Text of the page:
Wednesday, June 22, 2011

The Groove Book Report: "Day After Day" by Max Lambert - Harper Collins - $44.99

This Transcript was broadcast on Thursday 23 June 2011.

There is no denying Max Lambert's follow up to his bestselling 'Night after Night' is an exciting collection of a ripping yarns. In the earlier effort Lambert covered tales of courageous New Zealanders in Bomber Command. This time he's profiling their daytime counterparts - those pilots of single-engined day fighters - Fighter Command. I was amazed how many New Zealanders, some of them still in their teens, flew in the many air battles of the earlier parts of WWII, such as Norway and the Battle of France. This volume essentially covers the period from 3 September 1939 until the very last sorties in May 1945. And, of course, we're familiar with Kiwi's contributions to the historic and decisive Battle of Britain when Spitfires and Hurricanes fought the Luftwaffe. Not to mention those long years of attacks against the fringes of German-occupied northwestern Europe followed. After the invasion of France in 1944 Kiwis were climbing into the cockpits of the new Spitfires Typhoons Tempests and trying out Mustangs from French Belgian and Dutch airfields and finally from German bases as the Allied armies marched deep into the into the heart of the Third Reich's territory.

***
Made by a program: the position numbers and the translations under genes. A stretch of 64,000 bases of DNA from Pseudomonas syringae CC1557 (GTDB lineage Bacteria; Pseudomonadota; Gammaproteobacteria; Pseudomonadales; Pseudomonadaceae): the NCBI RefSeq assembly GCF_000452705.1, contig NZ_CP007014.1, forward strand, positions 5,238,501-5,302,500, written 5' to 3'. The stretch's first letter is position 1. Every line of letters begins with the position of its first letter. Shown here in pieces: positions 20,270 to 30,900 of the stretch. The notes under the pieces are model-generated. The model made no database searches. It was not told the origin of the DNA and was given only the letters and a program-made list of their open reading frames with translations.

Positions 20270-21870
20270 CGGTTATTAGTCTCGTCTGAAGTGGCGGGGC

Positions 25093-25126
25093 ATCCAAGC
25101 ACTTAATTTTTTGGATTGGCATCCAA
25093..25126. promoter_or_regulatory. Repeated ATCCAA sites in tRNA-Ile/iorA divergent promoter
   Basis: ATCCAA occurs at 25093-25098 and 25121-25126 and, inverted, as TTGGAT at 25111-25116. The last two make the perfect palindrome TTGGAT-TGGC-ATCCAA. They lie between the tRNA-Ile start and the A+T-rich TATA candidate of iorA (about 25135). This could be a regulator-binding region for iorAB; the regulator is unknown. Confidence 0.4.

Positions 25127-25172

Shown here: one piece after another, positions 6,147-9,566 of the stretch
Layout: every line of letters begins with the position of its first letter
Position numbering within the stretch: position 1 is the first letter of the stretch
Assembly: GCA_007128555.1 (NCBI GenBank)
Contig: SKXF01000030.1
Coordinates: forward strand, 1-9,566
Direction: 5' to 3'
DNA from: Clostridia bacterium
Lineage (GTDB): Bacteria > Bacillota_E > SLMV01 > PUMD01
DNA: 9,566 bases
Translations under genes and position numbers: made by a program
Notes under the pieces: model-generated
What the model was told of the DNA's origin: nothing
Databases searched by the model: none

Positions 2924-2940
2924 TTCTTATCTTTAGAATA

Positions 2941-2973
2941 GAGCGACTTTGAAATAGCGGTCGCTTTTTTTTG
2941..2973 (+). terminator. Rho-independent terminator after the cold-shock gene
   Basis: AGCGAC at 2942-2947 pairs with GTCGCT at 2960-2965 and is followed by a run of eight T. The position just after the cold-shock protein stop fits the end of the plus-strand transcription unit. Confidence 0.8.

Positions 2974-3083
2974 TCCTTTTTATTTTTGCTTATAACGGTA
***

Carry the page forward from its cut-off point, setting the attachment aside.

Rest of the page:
'Day after Day' is the story, or rather retold stories and tales of Kiwi participation in Fighter Command, and later, in the Second Tactical Air Force (2TAF). I say 'retold' because many of these stories have been reported or written about elsewhere, something Lambert, the good scholar he is, is keen to bookmark. He recounts in detail what some of the men who took part in these defining events - about what they achieved in the air and sadly how they died. And there were many who died, too. Lambert mines present and past literature, newspapers and the like to build up profiles of these individual piots. But like writers for the 'Boys Own' his reportage stays sterile. He really only gives us the facts and we never really learn much about the indivdual personalities, save for a brief history about which town they cam from and what they did before the war. Sadly, also missing is much in the way of first hand interviews or accounts from realatives. Partly this is a timing issue, many have already passed on, or are too mature to provide comprehensive interviews. Yet, I would have like to have seen more personal histories from the realtives, co-workers or anyone who was around at the time these magnificent men flying their machines.

That is not to put any kybosh on Lambert's splendid work. It seems for the first time this is the most comprehensive look at Kiwis in Fighter Command. And like a good Commando Commic, it's smashing!

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